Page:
Many tumor cells survive treatment during tumor progression by reducing their sensitivity to cell death induced by Fas, a membrane protein that initiates an apoptosis pathway when activated by its natural ligand (FasL). The matrix metalloproteinases, including MMP7, affect the Fas/FasL pathway. They are enzymes associated with different types and stages of cancer. They promote metastasis and tumor growth by means of a large variety of mechanisms that allow tumor cells to evade immune responses and thus increase survival of the tumor and allow it to spread. It has been observed in patients with advanced colon cancer that MMP7 is a prognostic factor for shorter survival, as the enzyme affects the response of the tumor cells to chemotherapy.
Different lines of colon cancer cells were used in the study and three different lines were developed from these that were resistant to oxaliplatin. To achieve this, the cells were exposed to increasing concentrations of the drug over a period of 5 months. The study shows that the overexpression of MMP7 is a direct result of acquiring resistance to oxaliplatin, thus confirming the hypothesis regarding its role in the development of this resistance. Because MMP7 promotes survival of the tumor, the drug also induces the expression of this enzyme in both normal and resistant tumor cells. This constitutes a paradox, as a drug designed to induce cell death is also capable of inducing proteins related to cell survival.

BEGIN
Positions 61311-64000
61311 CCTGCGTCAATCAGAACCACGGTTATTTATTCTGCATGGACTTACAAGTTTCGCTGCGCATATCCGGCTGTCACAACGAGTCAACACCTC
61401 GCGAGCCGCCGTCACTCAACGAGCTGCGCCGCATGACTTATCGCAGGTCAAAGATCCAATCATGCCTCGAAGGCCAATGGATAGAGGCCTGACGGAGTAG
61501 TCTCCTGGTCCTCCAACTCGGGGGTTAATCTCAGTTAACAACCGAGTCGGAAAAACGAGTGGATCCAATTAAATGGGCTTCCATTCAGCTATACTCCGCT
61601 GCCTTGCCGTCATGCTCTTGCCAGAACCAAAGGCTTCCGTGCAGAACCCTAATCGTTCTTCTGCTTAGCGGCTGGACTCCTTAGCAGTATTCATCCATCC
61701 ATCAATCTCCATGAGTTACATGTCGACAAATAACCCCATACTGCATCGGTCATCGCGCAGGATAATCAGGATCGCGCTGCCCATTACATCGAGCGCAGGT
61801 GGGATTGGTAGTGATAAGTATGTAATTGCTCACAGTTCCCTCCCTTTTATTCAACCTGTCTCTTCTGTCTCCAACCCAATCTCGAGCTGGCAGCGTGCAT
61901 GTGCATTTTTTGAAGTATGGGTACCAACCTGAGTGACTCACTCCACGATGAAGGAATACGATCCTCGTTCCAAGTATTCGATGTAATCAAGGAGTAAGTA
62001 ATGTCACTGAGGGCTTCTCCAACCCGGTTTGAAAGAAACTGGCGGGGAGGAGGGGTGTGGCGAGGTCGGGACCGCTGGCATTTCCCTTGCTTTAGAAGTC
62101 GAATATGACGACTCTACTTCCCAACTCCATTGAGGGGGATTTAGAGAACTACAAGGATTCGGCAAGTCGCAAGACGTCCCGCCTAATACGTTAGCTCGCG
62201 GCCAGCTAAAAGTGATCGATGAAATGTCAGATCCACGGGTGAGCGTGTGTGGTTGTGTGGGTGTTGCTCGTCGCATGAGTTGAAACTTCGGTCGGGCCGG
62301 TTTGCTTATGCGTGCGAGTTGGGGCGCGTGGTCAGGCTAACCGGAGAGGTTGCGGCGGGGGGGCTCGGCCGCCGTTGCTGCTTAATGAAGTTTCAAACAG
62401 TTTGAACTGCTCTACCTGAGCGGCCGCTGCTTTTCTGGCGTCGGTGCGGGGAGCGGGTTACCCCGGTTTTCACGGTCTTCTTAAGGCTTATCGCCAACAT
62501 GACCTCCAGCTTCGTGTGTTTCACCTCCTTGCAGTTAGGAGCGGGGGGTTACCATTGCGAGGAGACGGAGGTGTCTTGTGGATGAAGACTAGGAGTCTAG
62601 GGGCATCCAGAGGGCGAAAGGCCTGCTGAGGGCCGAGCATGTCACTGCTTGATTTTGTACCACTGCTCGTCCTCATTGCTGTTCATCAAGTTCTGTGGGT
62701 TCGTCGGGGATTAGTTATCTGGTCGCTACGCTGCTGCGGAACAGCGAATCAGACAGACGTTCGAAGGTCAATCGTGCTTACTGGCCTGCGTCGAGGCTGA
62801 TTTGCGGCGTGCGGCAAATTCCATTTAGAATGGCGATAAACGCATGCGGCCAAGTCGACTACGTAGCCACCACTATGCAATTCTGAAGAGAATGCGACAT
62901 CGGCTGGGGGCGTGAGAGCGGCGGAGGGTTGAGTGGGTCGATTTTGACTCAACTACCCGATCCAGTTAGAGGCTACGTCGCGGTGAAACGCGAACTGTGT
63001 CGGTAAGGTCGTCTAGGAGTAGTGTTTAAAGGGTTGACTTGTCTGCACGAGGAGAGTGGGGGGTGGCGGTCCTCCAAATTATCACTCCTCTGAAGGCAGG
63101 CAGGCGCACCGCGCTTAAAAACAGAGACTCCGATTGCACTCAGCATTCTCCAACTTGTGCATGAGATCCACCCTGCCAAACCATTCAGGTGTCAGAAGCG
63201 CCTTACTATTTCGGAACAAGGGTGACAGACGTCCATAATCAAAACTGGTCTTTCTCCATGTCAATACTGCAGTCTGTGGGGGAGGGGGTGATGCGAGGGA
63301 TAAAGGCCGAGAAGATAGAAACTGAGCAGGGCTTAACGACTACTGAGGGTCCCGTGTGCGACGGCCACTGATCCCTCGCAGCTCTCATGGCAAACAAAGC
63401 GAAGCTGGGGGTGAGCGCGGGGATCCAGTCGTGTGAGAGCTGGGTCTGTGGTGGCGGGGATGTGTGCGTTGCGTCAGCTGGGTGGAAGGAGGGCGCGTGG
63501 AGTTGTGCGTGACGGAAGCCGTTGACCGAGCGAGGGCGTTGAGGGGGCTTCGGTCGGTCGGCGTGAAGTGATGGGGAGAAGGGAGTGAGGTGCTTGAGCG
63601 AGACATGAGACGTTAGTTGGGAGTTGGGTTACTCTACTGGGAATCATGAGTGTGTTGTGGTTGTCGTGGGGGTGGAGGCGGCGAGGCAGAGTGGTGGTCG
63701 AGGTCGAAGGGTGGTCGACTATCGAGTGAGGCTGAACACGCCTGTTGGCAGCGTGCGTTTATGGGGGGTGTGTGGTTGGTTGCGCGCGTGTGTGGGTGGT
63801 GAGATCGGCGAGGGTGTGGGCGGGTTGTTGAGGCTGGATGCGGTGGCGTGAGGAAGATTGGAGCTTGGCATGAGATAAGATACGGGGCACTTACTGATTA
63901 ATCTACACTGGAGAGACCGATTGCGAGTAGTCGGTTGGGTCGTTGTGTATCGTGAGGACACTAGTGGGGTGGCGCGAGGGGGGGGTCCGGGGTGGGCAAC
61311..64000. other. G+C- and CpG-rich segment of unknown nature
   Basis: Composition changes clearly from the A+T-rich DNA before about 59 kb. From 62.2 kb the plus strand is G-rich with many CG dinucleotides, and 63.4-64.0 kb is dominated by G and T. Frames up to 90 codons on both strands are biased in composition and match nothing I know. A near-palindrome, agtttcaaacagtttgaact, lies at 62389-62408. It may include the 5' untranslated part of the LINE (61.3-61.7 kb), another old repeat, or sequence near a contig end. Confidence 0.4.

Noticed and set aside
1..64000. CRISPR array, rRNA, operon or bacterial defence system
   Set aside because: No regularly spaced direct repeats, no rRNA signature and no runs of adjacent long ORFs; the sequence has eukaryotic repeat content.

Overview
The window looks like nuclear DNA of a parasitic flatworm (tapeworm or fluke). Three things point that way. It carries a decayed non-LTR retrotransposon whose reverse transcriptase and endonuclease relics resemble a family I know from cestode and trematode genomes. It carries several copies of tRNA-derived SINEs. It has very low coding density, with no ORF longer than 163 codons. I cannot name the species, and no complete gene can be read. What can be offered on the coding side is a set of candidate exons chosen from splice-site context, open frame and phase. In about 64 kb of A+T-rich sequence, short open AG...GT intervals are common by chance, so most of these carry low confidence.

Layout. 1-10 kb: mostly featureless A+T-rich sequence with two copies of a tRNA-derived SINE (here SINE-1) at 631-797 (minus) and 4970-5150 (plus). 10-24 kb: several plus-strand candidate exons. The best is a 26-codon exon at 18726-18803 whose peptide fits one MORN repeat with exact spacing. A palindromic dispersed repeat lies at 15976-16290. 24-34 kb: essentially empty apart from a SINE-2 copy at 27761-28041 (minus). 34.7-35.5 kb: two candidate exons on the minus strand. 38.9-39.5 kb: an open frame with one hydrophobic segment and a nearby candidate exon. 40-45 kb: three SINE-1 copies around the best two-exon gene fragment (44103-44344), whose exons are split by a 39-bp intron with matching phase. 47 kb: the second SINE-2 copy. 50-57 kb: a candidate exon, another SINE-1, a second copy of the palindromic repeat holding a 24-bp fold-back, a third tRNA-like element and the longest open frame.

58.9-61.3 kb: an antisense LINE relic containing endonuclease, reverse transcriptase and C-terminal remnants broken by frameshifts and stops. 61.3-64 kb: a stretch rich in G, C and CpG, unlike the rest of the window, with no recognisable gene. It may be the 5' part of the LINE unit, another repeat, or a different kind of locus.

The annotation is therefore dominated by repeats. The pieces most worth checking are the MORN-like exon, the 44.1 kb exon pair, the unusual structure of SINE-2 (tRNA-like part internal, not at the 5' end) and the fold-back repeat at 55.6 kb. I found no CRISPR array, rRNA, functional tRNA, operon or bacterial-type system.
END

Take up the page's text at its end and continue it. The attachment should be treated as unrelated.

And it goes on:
It has also been observed that MMP7 protects cells from cell death by preventing activation of the Fas receptor. This is the first study to show that the Fas receptor undergoes a change in functionality in cells resistant to oxaliplatin, losing the ability to induce apoptosis and promoting pathways linked to cell survival and migration. The authors suggest that, when tumor cells acquire resistance to this drug, continuous exposure could encourage survival of these cells due to an increased expression of MMP7 and the activation of Fas Subsequent studies being carried out by the same group, in collaboration with the Dana Farber Cancer Institute of the Harvard Medical School in Boston, Massachusetts, where Dr. Vanessa Almendro is based, are aimed at explaining the mechanism by which the Fas receptor loses its apoptotic function. Thus, the studies focus on the role played by cholesterol in the cell membrane, as it regulates the functionality of the Fas receptor, preventing it from entering the cell - a key process for this receptor to be able to induce apoptosis.